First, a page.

When Brazilian student and LGBT community member Caio Vendraminia and I walked up to Pride House, I was a little bit nervous. I had been there once, and we were turned away because of scheduling changes.
Not to mention that the area is culture shock for me: the old buildings covered in graffiti, stone-paved streets filled with vendors, little men with plastic food boxes strapped to their heads — all are a far cry from the cornfield-laden town from which I hail.
The first time I went there, I thought we were in the wrong place. The only thing that said otherwise was a banner hanging from the windows.
We walked into the open garage door anyway. We were greeted by a very tall man, who spoke to Caio in Portuguese. My Portuguese knowledge is limited to “bathrooms,” “excuse me” and “they write letters” (super useful, thanks language learning apps), so I just stood there and hoped.
One of the walls was decorated in posters full of words that I could kind of understand: biphobia, transphobia, homophobia. The entrance to the next room was decorated with streamers that kept blowing from the force of a huge fan.
We were led, by our tall friend, past the foyer into the next room. The room was mostly empty with concrete floors. A small cut-out housed a DJ booth with huge speakers. The walls were floor-to-ceiling papered with rainbows, hearts, tie-dye, LGBT terms, and in the center, an article on LGBT athletes titled “Heroes.”
Caio approached a group of strangers and asked if I could talk to them. He said, “She’s a member of the LGBT community. She identifies as two-spirit.”
I’m new to talking about my gender identity. I’ve learned that my gender identity is very fluid and changes day to day.
“That’s OK. I woke up today [identifying] as a unicorn,” Rio Pride House co-organizer Yone Lindgren said in Portugese.
I fed Caio questions: How did Pride House Rio begin (it’s a chapter of Pride House International, which had a presence at other Olympic Games)? What are you trying to accomplish regarding equal rights? And so forth. He translated briefly, then I would give him another question.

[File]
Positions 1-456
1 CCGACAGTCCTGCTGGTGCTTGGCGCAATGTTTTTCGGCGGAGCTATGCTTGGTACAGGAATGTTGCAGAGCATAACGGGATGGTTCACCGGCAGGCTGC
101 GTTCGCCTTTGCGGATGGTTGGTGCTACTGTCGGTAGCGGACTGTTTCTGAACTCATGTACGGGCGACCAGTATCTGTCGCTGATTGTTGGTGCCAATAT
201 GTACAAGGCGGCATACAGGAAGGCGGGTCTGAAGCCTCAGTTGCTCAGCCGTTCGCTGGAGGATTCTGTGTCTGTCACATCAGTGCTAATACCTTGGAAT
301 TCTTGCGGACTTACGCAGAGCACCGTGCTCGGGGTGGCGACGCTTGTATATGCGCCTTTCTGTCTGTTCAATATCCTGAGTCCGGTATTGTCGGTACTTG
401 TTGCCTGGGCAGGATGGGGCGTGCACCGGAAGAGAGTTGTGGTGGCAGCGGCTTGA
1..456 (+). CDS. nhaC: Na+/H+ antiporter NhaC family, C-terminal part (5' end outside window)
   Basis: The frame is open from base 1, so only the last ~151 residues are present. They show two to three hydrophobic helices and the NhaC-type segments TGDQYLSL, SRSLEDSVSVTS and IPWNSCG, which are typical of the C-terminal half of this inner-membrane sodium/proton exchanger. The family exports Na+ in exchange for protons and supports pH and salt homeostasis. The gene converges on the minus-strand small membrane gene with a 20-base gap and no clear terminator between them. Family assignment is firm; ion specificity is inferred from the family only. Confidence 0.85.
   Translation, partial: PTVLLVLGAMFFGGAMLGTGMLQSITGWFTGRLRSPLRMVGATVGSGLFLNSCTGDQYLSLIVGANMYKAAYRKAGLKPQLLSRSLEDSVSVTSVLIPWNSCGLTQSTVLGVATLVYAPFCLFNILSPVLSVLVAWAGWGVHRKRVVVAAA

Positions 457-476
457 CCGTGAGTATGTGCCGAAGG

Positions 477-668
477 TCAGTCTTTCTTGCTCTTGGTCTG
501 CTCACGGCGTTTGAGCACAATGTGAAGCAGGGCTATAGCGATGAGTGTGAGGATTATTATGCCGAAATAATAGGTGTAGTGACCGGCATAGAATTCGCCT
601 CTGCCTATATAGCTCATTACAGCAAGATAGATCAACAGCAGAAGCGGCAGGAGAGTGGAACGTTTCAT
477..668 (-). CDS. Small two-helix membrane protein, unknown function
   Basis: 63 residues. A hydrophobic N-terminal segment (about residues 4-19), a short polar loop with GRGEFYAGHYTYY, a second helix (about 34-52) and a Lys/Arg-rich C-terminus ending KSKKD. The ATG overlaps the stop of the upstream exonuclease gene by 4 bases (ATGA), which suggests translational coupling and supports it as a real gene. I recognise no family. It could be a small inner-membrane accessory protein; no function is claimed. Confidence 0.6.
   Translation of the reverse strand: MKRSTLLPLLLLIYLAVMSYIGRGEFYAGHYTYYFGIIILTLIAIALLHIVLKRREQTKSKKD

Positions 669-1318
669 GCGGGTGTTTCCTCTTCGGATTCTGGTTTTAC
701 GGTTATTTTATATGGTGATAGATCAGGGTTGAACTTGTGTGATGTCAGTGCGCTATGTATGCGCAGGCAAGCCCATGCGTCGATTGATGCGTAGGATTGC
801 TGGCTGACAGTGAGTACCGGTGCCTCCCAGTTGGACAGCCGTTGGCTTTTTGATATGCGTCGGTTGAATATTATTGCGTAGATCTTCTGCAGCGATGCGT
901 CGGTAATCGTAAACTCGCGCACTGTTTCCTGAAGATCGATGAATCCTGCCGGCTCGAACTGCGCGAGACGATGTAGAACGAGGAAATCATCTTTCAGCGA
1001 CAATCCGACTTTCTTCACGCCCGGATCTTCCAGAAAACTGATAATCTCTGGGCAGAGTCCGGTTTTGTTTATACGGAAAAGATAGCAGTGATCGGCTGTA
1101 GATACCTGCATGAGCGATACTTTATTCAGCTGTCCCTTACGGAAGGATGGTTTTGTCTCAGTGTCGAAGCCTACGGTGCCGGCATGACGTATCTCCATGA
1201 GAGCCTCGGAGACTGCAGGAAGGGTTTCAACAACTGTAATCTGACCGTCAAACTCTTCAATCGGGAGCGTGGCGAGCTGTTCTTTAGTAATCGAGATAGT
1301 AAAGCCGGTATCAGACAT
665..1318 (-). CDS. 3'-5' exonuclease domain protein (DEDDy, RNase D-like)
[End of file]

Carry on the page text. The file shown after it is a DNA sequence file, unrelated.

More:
Yone and two other co-organizers, Marcelle Esteves and Michele Seixas, stood in front of me and spoke. I didn’t understand their words, but I know what they meant.
“Tell me about what happens to transgendered people in Brazil. Tell me about the LGBT homeless population,” I told Caio.
Yone spoke; her voice rang; she rocked on her feet and clapped her hands. I knew everything she was saying was important, that she was speaking for all of those who cannot speak, for those who spoke and were killed for doing so.
The exchange only lasted 30 minutes, but when we were done, I knew I had just done a very important and powerful interview. Chills ran down the backs of my arms.
I asked if I could take their photo. They laughed when I said, “1, 2, 3, cheese!” Then, we hugged.
I know Brazilians kiss on the cheek as greeting — something I’m not used to as an American, but we kissed and we hugged. Our hug was a true hug; we embraced the intimacy, rubbed each other’s backs with solidarity, giving each other the respect and support we both needed in that moment.
This was the kind of hug where two people share their fire and both grow stronger, the kind of hug best friends give.
I couldn’t understand a word, but one thing was loud and clear: Where the LGBT community is, love comes with it, always.
Laura Arwood is a Ball State University student and writer for Ball State at the Games, a group of 50 journalism students traveling from Muncie, Indiana, to Rio for the Olympic Games. Follow them at bsuatthegames.com, @bsuatthegames on Twitter and Instagram, and facebook.com/bsuatthegames on Facebook.